The days of passengers being able to take a bag on a plane free of charge appear to be numbered.
This week low-cost giant Ryanair said it could reevaluate its policyafter accusing passengers of making their toddlers drag suitcases onto planes to avoid baggage fees (two year olds, like adults, are entitled to a free cabin bag), while budget airline Jet2 announced it was introducing a charge to “guarantee” hand luggage was not bumped to the hold in the face of full overhead lockers.
Increasing congestion in the lockers combined with airline’s growing dependency on “ancillary revenues”, such as baggage fees, seat selection charges and on-board food and drink, means passengers’ bags have never been under more scrutiny.
“One provocative option is to ban all large carry-ons, and outfit the aircraft with far slimmer bins meant solely for small bags,” said Devin Liddell, principal strategist at Teague, a design consultancy that specialises in aviation and counts Boeing among its clients.
“Limiting cabin bags to computer bags, purses, jackets and the like eliminates the chronic Tetris game we’re playing with larger roll-aboard bags.
“Another idea is to reward passengers who aren’t bringing those large bags aboard through faster screening, reduced fares, preferred seats or even free drinks.
Liddell says it would make sense for airlines to shift the fees from hold luggage to carry-ons as it would speed up boarding times. He added that reserved locker space would also help, something akin to Jet2’s new initiative.
The strategist, who has previously said that airlines are “drunk” on baggage fees, said that carriers will need to evolve to compete with the likes of self-driving vehicles and the ultra-fast Hyperloop train.
“We’ve been going through a great unbundling over the last decade or more,” said Liddell. “This has resulted in an intense commoditization of airline goods and services that will eventually find the bottom if it hasn’t already. So, we’ll ultimately need to reverse that trend, and move toward a model of fares that is more all-inclusive and built around meaningful distinctions between airlines and the unique experiences they can offer.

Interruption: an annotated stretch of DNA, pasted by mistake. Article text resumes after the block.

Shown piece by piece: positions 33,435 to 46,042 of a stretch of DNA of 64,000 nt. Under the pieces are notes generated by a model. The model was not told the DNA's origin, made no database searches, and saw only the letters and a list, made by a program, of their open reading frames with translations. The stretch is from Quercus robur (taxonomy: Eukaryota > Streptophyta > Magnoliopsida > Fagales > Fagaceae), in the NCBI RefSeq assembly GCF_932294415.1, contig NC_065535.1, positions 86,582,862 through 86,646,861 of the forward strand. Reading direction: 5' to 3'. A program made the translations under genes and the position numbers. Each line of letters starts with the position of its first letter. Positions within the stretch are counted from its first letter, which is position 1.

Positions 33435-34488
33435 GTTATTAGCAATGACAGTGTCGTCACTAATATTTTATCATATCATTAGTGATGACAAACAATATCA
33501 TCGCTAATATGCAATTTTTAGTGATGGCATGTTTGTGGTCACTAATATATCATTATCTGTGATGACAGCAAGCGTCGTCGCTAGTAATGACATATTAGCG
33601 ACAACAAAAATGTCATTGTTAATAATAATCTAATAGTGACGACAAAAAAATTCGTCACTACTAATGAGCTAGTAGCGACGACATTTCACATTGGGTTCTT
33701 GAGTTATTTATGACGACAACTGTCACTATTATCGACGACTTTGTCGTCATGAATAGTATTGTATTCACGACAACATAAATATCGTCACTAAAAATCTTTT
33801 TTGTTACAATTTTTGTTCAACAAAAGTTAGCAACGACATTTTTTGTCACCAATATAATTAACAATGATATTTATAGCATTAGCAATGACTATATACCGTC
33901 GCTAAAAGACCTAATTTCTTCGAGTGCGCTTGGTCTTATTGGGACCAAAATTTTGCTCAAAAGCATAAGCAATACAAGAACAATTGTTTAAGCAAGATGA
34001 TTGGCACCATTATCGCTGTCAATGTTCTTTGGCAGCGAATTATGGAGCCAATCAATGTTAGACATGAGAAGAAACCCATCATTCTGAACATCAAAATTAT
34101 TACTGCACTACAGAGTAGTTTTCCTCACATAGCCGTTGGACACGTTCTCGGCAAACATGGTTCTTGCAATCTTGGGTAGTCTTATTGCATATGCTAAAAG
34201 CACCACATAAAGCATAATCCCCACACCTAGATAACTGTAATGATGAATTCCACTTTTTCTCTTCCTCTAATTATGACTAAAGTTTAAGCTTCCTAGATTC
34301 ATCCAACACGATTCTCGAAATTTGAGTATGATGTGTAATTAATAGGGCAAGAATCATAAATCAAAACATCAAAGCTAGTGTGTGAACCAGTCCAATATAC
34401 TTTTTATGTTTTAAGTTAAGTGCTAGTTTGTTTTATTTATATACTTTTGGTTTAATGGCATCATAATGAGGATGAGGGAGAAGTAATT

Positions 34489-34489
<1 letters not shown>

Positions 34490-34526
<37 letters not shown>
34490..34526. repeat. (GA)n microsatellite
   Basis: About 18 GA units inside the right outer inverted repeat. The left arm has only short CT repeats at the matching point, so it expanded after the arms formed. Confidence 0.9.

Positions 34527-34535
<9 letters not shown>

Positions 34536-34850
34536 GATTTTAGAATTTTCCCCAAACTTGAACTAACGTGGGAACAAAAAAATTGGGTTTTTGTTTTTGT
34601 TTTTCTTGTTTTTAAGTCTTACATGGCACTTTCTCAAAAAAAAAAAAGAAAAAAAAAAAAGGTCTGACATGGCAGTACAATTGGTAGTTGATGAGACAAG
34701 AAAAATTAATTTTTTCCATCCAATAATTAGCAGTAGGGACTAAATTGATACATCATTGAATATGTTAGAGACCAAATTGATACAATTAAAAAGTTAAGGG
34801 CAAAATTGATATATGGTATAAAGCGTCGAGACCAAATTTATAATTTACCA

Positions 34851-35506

“Air travel is going to be forced to offer travel experiences that passengers prefer to robot cars and super-fast ground transportation.”
When asked whether Ryanair is considering the end of free carry-on bags, a spokesperson said: “We are light years away from this. All passengers are currently allowed to carry two free cabin bags, but we may have to limit this at some point in the future if people keep showing up with two large bags each.
“We will never move to no free carry-on bags since our aircraft can carry up to 190 bags – one per passenger.”
In January American Airlines, a legacy carrier, announced its new lowest fare would not come with baggage. A personal item that fits under the seat is allowed but not anything that requires the overhead lockers.
Conversely, Wizz Air, which specialises in Eastern European destinations, this month said it was halting charges for carry-on luggage, dropping its fees for a 10kg bag.
“We are listening to our customers,” chief executive officer Jozsef Varadi told Bloomberg.
A study earlier this year by Which? found that more and more passengers are having their cabin bags forced into the hold because the overhead lockers are full. Liddell says if all carry-on bags were banished to the hold the boarding process would be sped up by 80 per cent, which in turn would lead to efficiency savings.
So, are we about to witness the end of the free cabin bag? “Potentially,” says Liddell.